The Department of Science and Technology (DOST) will continue to assist startups, including overseas Filipino workers (OFWs), through its existing programs as part of the government’s efforts to rebuild the economy, DOST Secretary Fortunato de la Peña said in a virtual presser
He said “startups are important as they will generate employment, and we have programs to assist micro, small, medium enterprises (MSMEs), especially the marginalized, and even for LGUs development planning for their provinces.”
Research and Development Institutions, centers and other platforms are also there to assist the startups, he added.
Dela Pena said the DOST also has the Small Enterprise Technology Upgrading Program (SETUP), which helps improve the MSMEs’ productivity and competitiveness by providing them loans that are payable in three years. The program aims to encourage them to adopt technological innovations to improve their products and operations.
“We target to assist 781 companies this year,” he said, adding that 781 is a combined figure of startups that will be assisted through SETUP and SETUP 4.0.
SETUP 4.0 which will be implemented this year, is an enhanced version of SETUP to align the program with the industry 4.0. Through it. MSMEs could secure innovation enabling fund amounting to as much as P5 million loan assistance for equipment procurement and training which they could pay back in three to five years.
DOST data show bared that yje agency has assisted more than 12,000 firms and entities in 2020.
Startups are encouraged to undergo incubation. There are 48 technology business incubators (TBIs) or hubs across the country. These were funded by the DOST, and were provided with equipment for manufacturing technology, information and communications technology, among others.
There are also TBIs that cater to feed production, animal breed upgrading; food/meat/milk processing; vacuum packaging/labeling and wood processing. The DOST chief said he eyes the establishment of 12 more TBIs this year.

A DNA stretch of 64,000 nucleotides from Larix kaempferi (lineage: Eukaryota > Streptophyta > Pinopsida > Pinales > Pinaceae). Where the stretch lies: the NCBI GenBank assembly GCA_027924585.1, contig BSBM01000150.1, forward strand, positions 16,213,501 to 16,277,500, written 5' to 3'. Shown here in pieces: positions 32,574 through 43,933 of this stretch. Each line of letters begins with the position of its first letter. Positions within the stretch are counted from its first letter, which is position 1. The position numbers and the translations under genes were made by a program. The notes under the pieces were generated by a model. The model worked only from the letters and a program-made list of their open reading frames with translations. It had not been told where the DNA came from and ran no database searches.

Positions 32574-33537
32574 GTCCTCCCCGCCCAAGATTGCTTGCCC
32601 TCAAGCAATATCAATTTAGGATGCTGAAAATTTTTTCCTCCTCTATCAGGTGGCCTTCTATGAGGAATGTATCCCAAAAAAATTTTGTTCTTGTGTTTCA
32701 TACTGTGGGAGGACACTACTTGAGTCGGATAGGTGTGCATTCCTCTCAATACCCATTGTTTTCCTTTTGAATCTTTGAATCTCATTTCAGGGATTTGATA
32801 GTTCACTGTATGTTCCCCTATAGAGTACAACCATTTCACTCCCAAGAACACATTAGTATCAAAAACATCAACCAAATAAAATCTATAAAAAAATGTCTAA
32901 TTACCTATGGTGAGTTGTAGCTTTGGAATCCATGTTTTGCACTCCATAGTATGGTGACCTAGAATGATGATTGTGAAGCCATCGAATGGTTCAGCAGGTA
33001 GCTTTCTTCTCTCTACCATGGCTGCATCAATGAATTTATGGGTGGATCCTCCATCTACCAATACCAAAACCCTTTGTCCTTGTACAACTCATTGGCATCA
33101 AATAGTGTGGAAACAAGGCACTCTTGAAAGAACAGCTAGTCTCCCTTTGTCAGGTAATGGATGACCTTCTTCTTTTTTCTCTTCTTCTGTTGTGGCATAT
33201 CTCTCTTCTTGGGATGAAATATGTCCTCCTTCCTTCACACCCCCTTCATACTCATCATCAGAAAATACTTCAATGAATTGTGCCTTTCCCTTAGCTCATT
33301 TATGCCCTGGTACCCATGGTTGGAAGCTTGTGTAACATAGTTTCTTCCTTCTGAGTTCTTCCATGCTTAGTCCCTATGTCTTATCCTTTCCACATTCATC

Dela Pena said they encourage other firms to partner with institutions for research and development (R&D) via the DOST’s Collaborative Research and Development to Leverage Philippine Economy (CRADLE) program.
Through CRADLE, the DOST provides funding for approved R&D proposals from higher education institutions (HEIs), R&D institutions and their partner industries.
The partner industry identifies the problem, while the partner HEI or RDI will do the necessary R&D to find solutions. The DOST will provide funding assistance of up to P5 million per approved project, but it also requires the industry partner to shoulder at least 20 percent of the total project cost.
In 2020, the DOST has approved 38 CRADLE projects for a total budget allocation of P178 million.
In terms of helping OFWs who would like to put up a business in their provinces, de la Peña said the DOST’s Innovation for Filipinos Working Distantly from the Philippines (iFWD PH) has had positive responses.
Launched last year, the iFWD PH aims to provide returning OFWs with no-interest loans and training. Some 119 have enrolled with the iFWD PH, and 59 of them have already completed Phase 1 of the program, and are about to start Phase 2 or materializing their business, he said.
Businesses may also reach out to the various R&D institutions and centers of the DOST, among which are the Electronics Product Development Center, which houses hardware and software tools for companies and schools to use for the design, development and testing of electronics products.
The DOST likewise recently inaugurated the Advanced Manufacturing Center that showcases 3D printing, promoting R&D in additive manufacturing.